How to Write a Commitment Ceremony

by Kristie Lorette

Items you will need

  • Paper and pen
  • Computer with word processing program (optional)

Writing a commitment ceremony or vows can seem like a challenging task. It’s hard sometimes to figure out what to say. Rather than let the process overwhelm you, divide the writing of the commitment ceremony into manageable parts. Tackle each section of the commitment ceremony so that it has a beginning, a middle and an end--with meaningfulness sprinkled throughout.

Step 1

Draw inspiration from other ceremonies. Watch other couples' ceremony videos or look at suggestions from online wedding and commitment ceremony planning websites. While you won’t want to repeat the same commitment ceremony, you can pull the words, phrases, expressions or entire sentences you like from different sources.

Step 2

Jot down your goal. You may want your commitment ceremony to have a touch of humor, or you may prefer it be full of meaningful anecdotes and stories about you as a couple.

Step 3

Start with the intro. Generally, you begin by thanking guests for joining you to celebrate the special occasion. You’ll also want to include the couple’s names, so it'll be something like, “Welcome and thank you for joining us as Matt and David commit to each other today.”

Step 4

Talk about the meaning of commitment. Every couple has a different definition or expression of what their commitment to each other means. After the introduction, have the person performing the ceremony talk about the couple’s commitment to each other. This may be illustrated with a story or the couple can simply state what commitment means to them one at a time.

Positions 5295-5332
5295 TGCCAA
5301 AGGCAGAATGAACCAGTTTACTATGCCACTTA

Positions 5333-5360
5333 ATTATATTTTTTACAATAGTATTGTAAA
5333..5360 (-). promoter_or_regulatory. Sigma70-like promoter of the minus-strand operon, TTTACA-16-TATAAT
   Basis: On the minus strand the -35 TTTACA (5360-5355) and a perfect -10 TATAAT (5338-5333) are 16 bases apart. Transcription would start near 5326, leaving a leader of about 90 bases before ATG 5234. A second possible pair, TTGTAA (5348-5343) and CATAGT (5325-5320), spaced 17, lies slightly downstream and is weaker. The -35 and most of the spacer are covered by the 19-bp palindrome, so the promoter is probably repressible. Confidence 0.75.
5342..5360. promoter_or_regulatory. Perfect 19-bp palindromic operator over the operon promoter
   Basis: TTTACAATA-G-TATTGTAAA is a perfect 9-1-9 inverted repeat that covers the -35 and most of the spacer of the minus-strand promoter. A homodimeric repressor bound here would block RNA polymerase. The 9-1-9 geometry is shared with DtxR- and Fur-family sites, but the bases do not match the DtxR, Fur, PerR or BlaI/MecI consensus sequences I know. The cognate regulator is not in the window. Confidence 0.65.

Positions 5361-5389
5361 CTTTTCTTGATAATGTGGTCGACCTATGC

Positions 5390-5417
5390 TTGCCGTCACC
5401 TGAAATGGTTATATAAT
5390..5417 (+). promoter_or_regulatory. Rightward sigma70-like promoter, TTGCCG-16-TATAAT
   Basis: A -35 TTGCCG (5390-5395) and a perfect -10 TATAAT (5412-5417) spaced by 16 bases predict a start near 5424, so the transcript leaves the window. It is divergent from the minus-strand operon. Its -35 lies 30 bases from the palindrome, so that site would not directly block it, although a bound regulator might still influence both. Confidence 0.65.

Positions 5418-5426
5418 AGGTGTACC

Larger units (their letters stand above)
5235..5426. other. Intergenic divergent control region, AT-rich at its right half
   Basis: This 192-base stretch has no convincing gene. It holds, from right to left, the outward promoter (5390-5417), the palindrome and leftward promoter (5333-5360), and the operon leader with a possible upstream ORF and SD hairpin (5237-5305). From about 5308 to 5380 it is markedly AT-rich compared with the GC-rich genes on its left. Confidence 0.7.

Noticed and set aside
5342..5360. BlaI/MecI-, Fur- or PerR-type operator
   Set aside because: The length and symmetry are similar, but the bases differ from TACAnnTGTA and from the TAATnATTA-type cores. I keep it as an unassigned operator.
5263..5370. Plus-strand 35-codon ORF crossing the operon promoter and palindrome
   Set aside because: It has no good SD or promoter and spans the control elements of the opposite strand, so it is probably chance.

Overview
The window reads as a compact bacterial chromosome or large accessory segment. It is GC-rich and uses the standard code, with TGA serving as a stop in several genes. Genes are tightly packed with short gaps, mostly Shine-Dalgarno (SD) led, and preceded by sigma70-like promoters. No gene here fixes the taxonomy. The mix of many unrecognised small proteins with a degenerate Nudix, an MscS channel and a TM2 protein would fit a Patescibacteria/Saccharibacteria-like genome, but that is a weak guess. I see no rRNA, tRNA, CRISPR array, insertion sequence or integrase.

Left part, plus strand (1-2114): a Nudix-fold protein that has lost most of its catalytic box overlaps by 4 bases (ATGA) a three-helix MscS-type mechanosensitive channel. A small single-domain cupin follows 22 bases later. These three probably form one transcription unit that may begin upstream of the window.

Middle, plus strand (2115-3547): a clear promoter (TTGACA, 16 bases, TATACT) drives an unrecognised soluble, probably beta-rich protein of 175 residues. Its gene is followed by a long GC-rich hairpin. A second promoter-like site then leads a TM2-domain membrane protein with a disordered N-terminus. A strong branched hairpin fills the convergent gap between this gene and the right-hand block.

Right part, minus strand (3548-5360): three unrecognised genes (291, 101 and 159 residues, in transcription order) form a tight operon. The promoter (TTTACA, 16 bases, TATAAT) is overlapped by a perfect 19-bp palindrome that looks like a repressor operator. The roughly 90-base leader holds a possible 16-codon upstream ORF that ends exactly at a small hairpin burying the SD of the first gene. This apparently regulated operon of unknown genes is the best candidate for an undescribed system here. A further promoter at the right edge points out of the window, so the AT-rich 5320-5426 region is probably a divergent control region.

Step 5

Add in the ring exchange. You can talk about how a ring has no end and that the exchange of rings symbolizes the never-ending love the couple has for each other. Note how the physical ring acts as a tangible reminder of the commitment the couple is making, and have the couple affirm this by saying, "I will" or "I do."

Step 6

Include the pronouncement. Once the couple has exchanged rings, the officiant can pronounce them committed to one another as life partners and introduce them for the first time to the wedding guests.

About the Author

Kristie Lorette started writing professionally in 1996. She earned her Bachelor of Science degree in marketing and multinational business from Florida State University and a Master of Business Administration from Nova Southeastern University. Her work has appeared online at Bill Savings, Money Smart Life and Mortgage Loan.